Saturday, January 16, 2010

Christian Paradis: A Threatening Appointment

Canada's story on asbestos is a troubling one, but whenever the topic is broached, politicians run scared.

Michael Ignatieff has condemned the exporting of this dangerous product, but was forced to withdraw his comments.

Even members of Harper's caucus spoke out ever so briefly.

But Christian Paradis is the MP of the only riding where asbestos is still mined, and he's not going to stop the practice anytime soon. In fact his appointment to public works raised new concerns over asbestos.

Christian Paradis: Threat or menace?
by Kady O'Malley
June 25, 2008

OTTAWA – The Green Party is expressing concern today over the appointment of Christian Paradis to the Public Works portfolio. Mr. Paradis has made comments supporting asbestos use and has previously served as President of the Asbestos Chamber of Commerce and Industry and Secretary of the Asbestos Chapter of the Management Club of Canada.

“Mr. Paradis’ history of supporting ‘safe use’ of chrysotile asbestos is very worrying,” said Green Party leader Elizabeth May. “Many Canadians are not aware that asbestos is still legal and in use in Canada, even though ‘safe use’ of asbestos is like drinking anti-freeze safely – neither is possible.

The Green Party is concerned that Mr. Paradis’ appointment may mean increased asbestos content in the construction of public buildings. Will Mr. Paradis commit to eliminating all asbestos in public projects or will he increase asbestos content in new construction?”

Asbestos has been called the ‘perfect carcinogen’ and no level of exposure can eliminate the risk of developing asbestosis, lung cancer and mesothelioma. No one who uses public buildings is safe from exposure, including workers in office buildings, students in schools and patients in hospitals. Workers engaged in renovating, maintaining and cleaning buildings are at an elevated risk.

“According to the Worker’s Compensation Board, nearly a third of workplace-related fatalities are due to asbestos exposure,” (my brother-in-law was one of them who died from asbestosis) said Ms. May. “This is why virtually every labour union in the country opposes asbestos. Asbestos exposure is a serious occupational health issue.

“The Green Party has long called for an asbestos ban in Canada, safe removal of asbestos from existing buildings and an end to mining and export with a just transition strategy for workers. The federal government’s continued subsidization of the asbestos industry and funding for industry associations is a disgrace.”

Ms. May added that Canada’s work to block UN efforts to place chrysotile asbestos on the list of the world’s most toxic substances are deplorable.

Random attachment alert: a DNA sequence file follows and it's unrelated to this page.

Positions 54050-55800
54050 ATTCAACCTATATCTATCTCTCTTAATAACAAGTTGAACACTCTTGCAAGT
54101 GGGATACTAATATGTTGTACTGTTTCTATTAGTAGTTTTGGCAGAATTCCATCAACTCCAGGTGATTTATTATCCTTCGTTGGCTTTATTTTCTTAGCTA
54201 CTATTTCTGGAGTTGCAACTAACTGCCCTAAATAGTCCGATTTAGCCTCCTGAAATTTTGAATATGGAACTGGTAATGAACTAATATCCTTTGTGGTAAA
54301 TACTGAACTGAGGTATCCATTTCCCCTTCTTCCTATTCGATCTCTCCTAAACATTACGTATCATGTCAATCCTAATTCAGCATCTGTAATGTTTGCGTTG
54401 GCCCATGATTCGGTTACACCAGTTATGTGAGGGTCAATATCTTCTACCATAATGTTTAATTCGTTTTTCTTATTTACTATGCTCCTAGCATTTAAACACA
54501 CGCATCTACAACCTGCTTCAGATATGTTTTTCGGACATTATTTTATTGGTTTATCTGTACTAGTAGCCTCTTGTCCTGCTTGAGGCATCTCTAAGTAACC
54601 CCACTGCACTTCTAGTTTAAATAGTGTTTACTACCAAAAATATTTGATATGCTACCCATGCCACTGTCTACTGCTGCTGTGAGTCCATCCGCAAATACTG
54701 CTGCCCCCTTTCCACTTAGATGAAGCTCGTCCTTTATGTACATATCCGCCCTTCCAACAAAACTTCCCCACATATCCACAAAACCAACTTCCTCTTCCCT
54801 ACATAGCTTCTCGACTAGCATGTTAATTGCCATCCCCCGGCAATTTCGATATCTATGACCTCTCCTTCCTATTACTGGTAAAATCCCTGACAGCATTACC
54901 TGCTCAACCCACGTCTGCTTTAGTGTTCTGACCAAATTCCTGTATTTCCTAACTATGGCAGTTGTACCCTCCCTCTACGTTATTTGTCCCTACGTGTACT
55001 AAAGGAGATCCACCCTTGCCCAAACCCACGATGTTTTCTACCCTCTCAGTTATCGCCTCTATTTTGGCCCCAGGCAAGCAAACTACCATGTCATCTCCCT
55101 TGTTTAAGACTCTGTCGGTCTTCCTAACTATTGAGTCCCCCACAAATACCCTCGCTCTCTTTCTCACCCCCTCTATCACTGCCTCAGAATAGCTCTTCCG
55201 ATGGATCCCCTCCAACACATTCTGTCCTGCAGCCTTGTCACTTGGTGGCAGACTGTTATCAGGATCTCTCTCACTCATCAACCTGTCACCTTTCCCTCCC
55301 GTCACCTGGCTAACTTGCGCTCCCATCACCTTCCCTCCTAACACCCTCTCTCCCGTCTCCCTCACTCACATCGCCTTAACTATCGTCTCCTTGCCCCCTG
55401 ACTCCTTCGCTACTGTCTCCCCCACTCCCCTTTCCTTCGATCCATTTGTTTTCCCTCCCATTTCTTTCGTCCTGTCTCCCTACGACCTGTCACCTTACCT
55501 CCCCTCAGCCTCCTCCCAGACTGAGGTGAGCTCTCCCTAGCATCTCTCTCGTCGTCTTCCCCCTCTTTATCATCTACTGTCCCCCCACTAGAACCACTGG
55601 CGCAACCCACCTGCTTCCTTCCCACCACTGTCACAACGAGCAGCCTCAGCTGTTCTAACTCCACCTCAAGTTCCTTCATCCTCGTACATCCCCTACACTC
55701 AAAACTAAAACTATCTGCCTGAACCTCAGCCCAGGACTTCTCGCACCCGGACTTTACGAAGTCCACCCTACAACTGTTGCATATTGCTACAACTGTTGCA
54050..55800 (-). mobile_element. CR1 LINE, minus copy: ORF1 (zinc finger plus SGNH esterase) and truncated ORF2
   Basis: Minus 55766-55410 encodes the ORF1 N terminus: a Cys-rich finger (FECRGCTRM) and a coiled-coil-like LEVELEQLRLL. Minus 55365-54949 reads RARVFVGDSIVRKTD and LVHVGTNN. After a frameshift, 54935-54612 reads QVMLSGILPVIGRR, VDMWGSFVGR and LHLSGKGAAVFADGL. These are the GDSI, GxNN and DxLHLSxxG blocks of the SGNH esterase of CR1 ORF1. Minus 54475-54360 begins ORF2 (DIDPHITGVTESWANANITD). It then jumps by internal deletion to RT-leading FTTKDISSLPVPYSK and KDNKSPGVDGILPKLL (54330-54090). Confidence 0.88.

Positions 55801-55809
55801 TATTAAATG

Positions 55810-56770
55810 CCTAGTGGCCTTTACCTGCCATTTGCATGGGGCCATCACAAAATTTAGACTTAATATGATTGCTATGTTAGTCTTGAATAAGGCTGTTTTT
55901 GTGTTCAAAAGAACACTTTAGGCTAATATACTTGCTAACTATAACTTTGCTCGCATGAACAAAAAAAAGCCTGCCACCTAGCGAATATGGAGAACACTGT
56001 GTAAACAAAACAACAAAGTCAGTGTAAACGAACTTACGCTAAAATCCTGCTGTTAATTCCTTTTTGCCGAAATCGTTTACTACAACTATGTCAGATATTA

Minister Paradis misrepresenting Expert Panel’s asbestos report, says Panel Chair
MAY 4, 2009

Ottawa, ON – Public Works Minister, Christian Paradis, is misrepresenting the report of an International Panel of Experts on asbestos, says the Panel Chair, Dr. Trevor Ogden.

Speaking on a recent national CBC program, The Current, Ogden said that the Minister “is wrong” in telling media that he Panel did not agree. In fact, all Panel members agreed that “exposure to commercial chrysotile causes cancer,” said Ogden.

Dr Ogden described as “particularly objectionable” the minister’s statements suggesting some panel members endorsed the possibility of “safe use” while others said “not to touch it”. Ogden said “The panel did not discuss whether controlled use was a satisfactory policy – this was totally outside the panel’s brief.”

In an interview with the Globe & Mail, Ogden stated that he thought the reason the government suppressed the report for so long was that “there were interests in continuing Canadian production of chrysotile and they saw the report as a threat.”

Ogden, who is editor-in-chief of the U.K. scientific publication, The Annals of Occupational Hygiene, criticized Health Canada, who commissioned the report, for not publishing it more than one year after they received it. “It is inexcusable that the Minister is going around talking about the policy implications of the report, when the report has not been published,” he said.

The report was obtained through Access to Information by Montreal journalist, André Noël. Contrary to its normal practice, Health Canada has not posted the report on its website. The Rideau Institute on International Affairs has posted the report on its website,

“We have known about the hazards of asbestos exposure for nearly 70 years, and the evidence today that exposure to asbestos of all forms causes cancer and asbestosis is incontrovertible,” said Panel member Dr. Leslie Stayner, Director of the University of Illinois School of Public Health. “Governments that attempt to suppress science and scientists do so at the peril of damaging their credibility in the international community. I call on the Canadian government to ban asbestos, as the World Health Organization has urged.”

“The tragedy of disease from the use and production of asbestos in the West is now being repeated in parts of Asia, Africa and Latin America,” said Kathleen Ruff, Senior advisor on human rights to the Rideau Institute and author of Exporting Harm: How Canada Markets Asbestos to the Developing World.

Ruff, who has been monitoring the Health Canada asbestos report for the past year and a half also noted that, “Canada’s reputation has been tarnished around the world because it has repeatedly stood in the way of ensuring asbestos is labelled as a hazardous material.”

Back to - The Christian Paradis Story: Maybe There's a Scandal and Maybe there Isn't

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